Gaming Breaks Into Nursing Education
Ask any nursing student to list the most challenging classes in nursing school and pharmacology is likely to be among them.
The course, which focuses on students learning drug facts, side effects and how to administer them, is traditionally taught like any other – students are exposed to facts and information via textbooks and lectures and then tasked with applying it in various scenarios.
But a modern approach has been taken at Chamberlain College of Nursing, where students are putting down the books and picking up tablets and laptops to engage in a different type of learning.
Web-based gaming has been around for many years, but only recently has it been harnessed for educational purposes at a collegiate level. The basic premise remains the same: players interact with a game in order to complete levels, but their progress hinges on correctly answering questions or completing tasks as per their course material.
“Given the sometimes tricky nature of pharmacology subject matter, it seemed like the perfect opportunity to try a new way of engaging students,” said Leila McKinney, DNP, MSN, APRN, NP-C, director of the Engaged Learning Technologies department for DeVry Education Group, past president of Chamberlain’s Atlanta campus and self-professed lifelong gamer.
McKinney led the team that created PharmaCollegē – an educationally-oriented game that simulates patient care through check-ins, reviewing, dosing and administering medication orders, and patient observation and education. It also features pop-up questions and quizzes to prepare students for nursing licensure exams by enhancing their understanding of medication administration principles, incorporating more than 4,000 unique medication orders that represent over 300 drugs in 150 classifications.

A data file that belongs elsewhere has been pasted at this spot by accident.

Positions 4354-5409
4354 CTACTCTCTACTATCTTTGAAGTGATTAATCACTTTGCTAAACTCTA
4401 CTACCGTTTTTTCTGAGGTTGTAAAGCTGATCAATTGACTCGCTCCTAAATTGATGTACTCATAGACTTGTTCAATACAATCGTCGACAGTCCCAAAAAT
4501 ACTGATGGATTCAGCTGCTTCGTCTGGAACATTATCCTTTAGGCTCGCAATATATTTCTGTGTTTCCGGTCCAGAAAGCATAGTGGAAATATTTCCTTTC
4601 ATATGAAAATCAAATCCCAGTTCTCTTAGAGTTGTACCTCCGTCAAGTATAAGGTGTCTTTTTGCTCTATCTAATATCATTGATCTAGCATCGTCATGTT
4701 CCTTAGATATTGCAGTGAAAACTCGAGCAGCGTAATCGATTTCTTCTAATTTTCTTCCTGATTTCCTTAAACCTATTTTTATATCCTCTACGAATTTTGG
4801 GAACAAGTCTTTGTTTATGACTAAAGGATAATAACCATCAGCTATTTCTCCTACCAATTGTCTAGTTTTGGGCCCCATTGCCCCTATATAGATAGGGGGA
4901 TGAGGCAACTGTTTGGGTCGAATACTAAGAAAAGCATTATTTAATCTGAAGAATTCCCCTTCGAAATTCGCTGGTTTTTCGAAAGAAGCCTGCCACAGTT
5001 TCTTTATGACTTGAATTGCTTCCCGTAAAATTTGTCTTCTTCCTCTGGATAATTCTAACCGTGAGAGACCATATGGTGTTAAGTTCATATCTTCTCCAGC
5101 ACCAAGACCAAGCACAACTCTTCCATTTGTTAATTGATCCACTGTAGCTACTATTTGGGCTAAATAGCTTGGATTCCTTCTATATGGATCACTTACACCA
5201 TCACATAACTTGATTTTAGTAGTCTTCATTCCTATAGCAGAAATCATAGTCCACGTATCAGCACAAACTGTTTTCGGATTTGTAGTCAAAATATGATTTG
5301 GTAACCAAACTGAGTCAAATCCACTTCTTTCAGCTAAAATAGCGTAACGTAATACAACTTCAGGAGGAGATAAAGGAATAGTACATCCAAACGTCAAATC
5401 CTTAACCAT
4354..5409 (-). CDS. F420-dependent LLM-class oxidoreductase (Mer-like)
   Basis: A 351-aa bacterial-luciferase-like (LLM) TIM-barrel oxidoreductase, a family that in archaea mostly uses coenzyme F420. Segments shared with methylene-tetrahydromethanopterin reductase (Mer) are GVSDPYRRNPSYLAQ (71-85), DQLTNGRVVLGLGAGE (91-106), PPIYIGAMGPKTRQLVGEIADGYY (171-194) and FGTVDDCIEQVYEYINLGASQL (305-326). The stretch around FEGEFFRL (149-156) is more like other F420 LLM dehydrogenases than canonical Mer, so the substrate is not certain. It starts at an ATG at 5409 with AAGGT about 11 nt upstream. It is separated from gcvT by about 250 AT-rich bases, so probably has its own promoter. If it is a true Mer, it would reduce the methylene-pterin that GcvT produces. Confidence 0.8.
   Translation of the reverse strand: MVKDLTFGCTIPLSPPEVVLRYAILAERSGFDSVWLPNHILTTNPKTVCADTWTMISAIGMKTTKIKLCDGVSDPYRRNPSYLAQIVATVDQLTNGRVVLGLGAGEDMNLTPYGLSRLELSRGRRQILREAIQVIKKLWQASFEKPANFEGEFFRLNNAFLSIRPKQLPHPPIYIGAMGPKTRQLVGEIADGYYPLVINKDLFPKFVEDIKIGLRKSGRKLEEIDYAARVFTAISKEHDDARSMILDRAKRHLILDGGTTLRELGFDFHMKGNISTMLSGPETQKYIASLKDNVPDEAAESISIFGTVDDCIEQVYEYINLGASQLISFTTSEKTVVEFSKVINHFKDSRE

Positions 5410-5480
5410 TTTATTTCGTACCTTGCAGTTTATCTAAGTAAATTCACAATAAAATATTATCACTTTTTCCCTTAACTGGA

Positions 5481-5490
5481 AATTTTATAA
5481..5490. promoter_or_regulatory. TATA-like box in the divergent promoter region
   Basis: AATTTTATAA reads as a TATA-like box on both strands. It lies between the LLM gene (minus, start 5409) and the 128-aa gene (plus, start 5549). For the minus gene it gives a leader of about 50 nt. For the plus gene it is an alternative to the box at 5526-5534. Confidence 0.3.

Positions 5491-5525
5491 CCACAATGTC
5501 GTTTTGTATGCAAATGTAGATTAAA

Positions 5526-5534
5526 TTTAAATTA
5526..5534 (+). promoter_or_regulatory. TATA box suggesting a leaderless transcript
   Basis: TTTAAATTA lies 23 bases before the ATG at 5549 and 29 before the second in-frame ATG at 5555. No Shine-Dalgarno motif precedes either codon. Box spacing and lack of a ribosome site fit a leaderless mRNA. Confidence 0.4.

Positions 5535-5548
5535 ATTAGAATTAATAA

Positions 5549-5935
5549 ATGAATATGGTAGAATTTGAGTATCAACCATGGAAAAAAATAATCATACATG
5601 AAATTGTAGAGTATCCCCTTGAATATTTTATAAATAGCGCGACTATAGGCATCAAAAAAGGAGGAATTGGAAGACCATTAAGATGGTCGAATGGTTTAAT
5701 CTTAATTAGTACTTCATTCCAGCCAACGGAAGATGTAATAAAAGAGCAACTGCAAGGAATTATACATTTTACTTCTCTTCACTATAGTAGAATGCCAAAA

“We created PharmaCollegē to allow student nurses to engage directly with their course material through game-based simulations,” said McKinney. “It gives students the opportunity to improve their foundational knowledge of pharmacology and approach to patient care, preparing them to meet increasingly more complex healthcare needs.”
It’s also a lot of fun. Just ask any of the students who’ve tried it.
“It’s a very fun and cute game,” said Shannon Durden, Chamberlain BSN student. “It reinforces what you already know, and helps you learn things you didn't.”
“I really enjoyed playing it,” added Krystal Ferrell, fellow BSN student. “It’s been helpful in learning pharmacology.”
The Gaming-Education Connection
Recognizing the need for this type of learning for today’s students has been the guiding force for McKinney ever since she first pitched the idea for PharmaCollegē back in 2012.
“When I was teaching, I used to create board games for my students. I always believed that learning through games was important. It connects students to the material in different and important ways.”
Games and education come together as part of an active learning approach. While games alone can’t replace traditional teaching methods, they can be a powerful education tool when combined with other exploratory and hands-on activities.
According to an article published in Scientific American late last year, testing fatigue, combined with more pervasive computer use in and out of the classroom and continued experimentation with games as learning tools, suggests that video games will play a significant role in the future of education.
Advocates of game-based learning in higher education cite the ability of digital games to teach and reinforce skills important for future jobs such as collaboration, problem-solving and communication.
With the gaming-education connection solidifying around the world, McKinney notes that PharmaCollegē won’t be Chamberlain’s last educational game. “PharmaCollegē has been a big win for us, and we want to build on that. A number of other games are in the works, including one to help students with medical calculations and another focused on nutrition.”